As long as we live in a society that experiences ongoing colonization, capitalism and male dominance, the skin-whitening industry will always exist. We need to start complicating the notion of choice while also recognizing the need to access it. When we can begin and continue to complicate, decolonize our concept of beauty and disrupt its connection to the value of a person, we will allow ourselves to imagine a world that is far different than the one we inhabit today.

Words from an aspiring & recovering academic

Posted on

Last Saturday, I presented at the 3rd annual  F-Word conference held at UBC.  Alhamdulillah it went ridiculously well – I am glad to say. I got a lot of positive feedback and was inspired to take my own research into the topic of politicizing skin-whitening practices more seriously – perhaps even into a Masters thesis in the future inshallah.

I’ll be presenting on the same topic again later in June at another conference called the ‘Diversity Conference’. This conference will be different – for one, I will not be surrounded by people who know me and who respect my ideas. I will be surrounded by ‘academics’ who hold degrees higher than me and often times, carry around the distorted idea that more degrees somehow equate to them being more worthy to listen to. I am not naive and am fully aware that academic institutions often end up replicating the same power dynamics reflected in society. So call me paranoid or fatalistic or whatever you want but I am fully suspicious of stepping into this academic space coming up in June. After all, I’m just a brown Muslim woman with a Bachelors of Arts right? What gives me the right to say anything?  To challenge anyone?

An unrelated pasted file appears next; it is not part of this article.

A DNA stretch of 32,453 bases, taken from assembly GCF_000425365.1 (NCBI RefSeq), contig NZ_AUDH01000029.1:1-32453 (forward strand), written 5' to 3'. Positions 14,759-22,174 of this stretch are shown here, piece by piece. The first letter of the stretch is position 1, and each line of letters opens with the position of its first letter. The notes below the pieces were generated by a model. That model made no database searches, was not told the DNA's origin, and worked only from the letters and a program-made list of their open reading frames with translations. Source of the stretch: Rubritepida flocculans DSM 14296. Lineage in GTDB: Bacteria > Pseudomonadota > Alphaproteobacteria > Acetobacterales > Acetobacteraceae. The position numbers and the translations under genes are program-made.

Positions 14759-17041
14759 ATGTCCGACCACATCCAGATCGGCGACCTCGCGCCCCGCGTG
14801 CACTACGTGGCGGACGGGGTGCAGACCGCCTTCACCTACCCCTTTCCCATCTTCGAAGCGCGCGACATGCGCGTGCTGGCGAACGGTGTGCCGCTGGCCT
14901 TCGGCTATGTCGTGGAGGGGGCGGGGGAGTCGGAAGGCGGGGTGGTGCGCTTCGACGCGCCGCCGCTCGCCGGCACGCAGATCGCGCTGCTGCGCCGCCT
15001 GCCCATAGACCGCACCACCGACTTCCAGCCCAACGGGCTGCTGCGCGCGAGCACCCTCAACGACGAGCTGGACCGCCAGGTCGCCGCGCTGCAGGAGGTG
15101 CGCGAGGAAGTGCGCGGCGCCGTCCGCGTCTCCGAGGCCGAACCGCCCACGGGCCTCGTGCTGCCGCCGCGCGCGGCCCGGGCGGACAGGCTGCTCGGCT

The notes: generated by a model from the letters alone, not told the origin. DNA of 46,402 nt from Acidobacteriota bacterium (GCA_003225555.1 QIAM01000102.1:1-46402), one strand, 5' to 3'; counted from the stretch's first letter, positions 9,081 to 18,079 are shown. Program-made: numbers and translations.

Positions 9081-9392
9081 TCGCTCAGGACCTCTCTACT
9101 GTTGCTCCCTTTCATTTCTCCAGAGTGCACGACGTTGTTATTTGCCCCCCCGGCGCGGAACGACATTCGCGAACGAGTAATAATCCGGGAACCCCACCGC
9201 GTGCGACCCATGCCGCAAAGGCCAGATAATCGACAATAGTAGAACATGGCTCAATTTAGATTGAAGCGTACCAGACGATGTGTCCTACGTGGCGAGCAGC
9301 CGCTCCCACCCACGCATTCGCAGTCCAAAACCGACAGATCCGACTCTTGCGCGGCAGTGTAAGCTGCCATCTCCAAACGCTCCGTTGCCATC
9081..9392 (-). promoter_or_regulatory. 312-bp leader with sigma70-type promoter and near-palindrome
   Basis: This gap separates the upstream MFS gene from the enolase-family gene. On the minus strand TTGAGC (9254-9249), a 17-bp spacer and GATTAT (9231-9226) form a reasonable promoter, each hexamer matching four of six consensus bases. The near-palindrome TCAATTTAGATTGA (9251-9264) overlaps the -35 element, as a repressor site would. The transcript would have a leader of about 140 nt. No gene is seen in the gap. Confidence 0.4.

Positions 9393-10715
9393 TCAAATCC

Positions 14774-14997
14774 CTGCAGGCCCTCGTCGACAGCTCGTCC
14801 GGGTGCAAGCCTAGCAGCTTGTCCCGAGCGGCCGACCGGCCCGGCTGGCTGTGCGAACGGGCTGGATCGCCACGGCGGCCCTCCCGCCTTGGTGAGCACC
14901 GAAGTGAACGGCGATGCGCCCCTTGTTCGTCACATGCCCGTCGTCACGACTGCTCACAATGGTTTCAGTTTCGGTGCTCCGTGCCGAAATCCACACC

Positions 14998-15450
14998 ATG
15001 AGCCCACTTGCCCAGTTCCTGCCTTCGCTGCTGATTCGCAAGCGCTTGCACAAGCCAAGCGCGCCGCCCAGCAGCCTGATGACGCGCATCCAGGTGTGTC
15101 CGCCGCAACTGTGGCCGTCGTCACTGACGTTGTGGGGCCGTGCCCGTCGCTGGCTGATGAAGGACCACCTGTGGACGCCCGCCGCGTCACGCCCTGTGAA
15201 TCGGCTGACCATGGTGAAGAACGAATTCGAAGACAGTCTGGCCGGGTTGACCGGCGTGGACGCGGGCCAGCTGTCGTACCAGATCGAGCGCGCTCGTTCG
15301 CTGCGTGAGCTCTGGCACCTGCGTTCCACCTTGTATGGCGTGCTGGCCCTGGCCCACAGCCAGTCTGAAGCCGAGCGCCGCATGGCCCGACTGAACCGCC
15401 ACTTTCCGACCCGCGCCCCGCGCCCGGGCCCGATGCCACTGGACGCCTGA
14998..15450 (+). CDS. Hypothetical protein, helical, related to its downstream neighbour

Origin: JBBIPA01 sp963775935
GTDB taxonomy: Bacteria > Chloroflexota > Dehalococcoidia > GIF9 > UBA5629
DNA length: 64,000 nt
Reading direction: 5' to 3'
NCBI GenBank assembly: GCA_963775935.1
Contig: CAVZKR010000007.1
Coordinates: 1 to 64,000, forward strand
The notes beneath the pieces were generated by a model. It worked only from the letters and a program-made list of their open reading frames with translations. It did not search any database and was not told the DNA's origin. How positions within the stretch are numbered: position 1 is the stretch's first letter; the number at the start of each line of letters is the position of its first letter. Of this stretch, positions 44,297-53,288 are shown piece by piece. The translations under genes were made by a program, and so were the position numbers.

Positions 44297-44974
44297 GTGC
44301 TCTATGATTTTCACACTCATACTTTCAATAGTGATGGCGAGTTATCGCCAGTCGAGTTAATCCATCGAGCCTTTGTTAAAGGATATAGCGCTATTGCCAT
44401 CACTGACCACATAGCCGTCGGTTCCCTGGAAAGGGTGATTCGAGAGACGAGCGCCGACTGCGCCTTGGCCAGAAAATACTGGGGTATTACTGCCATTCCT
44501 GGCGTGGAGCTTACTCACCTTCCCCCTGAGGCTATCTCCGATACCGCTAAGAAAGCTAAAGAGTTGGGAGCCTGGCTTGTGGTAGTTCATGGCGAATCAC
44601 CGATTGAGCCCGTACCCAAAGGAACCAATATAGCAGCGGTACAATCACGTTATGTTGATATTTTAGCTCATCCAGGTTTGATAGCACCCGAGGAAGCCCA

I was just looking at the conference website again and noticed that there was financial aid offered to cover the registration fee of $550 for anyone who might not be able to afford that. I managed to pay the $450 fee as an ‘early bird discount’ and on my daddy’s tab. I am fully aware how privileged I am to have monetary support as well as social support from my parents who have been behind my from the first day I stepped foot onto UBC campus.

I am lucky. Many, many others are not as lucky as me.

I am an aspiring academic. But I am also a recovering academic. Is it possible to be both?

Academia fills our heads with lies that people with degrees are somehow more worthy than those without. I know this because I am living it. I know that my words somehow carry more weight than my mother’s for example, who constantly jokes that she is nothing but a ‘stupid housewife’. If my mother – a woman I respect , a woman who constantly told me to fight for my rights and a woman who raised me to value my voice and opinions – considers herself a ‘stupid housewife’ (even if it is a joke), what does that say? That if you don’t have a degree from some posh university, you are not worthy? That you are somehow less than the person next to you who happened to have the class privilege to go to Oxford?

That’s total bullshit.

I know so many people who have Masters and PhDs and are total racist/sexist/homophobic ego-tripping douchebags who proudly claim that they are the best progressives in the world. That’s something else that academia teaches you -they tell you that you are the most worthy, the smartest, the most special and then you begin to internalize it. Your language changes and your view of the world changes. You start to think you’re the sun and the moon when really, you’re nothing but another grain of sand on the shitty beach of life. I never want to forget that I am just another grain of sand.

My mother and father worked their asses off and made specific sacrifices to make sure that I could go to university. They made sure that my sisters could go to university. As with so many other middle-class parents, they had it ‘better’ than my grandparents who grew up in poverty and they wanted to make sure their kids ‘had it better’ than they did. They sent me an elite international high school where I flourished and they sent me to a university of my choice where again, I flourished. And yet, my parents are continually forced to defend their choice (and mine) to fork out the $100 000 for me to study overseas. Stupid people insist on asking them what’s useful about an Arts degree or insist on believing that my education is somehow less  or easier than their daughter’s or son’s because it is not from a ‘local’ university. They chalk up my successes in university to the more ‘liberal’ (read: easier) education system that exists outside of Singapore.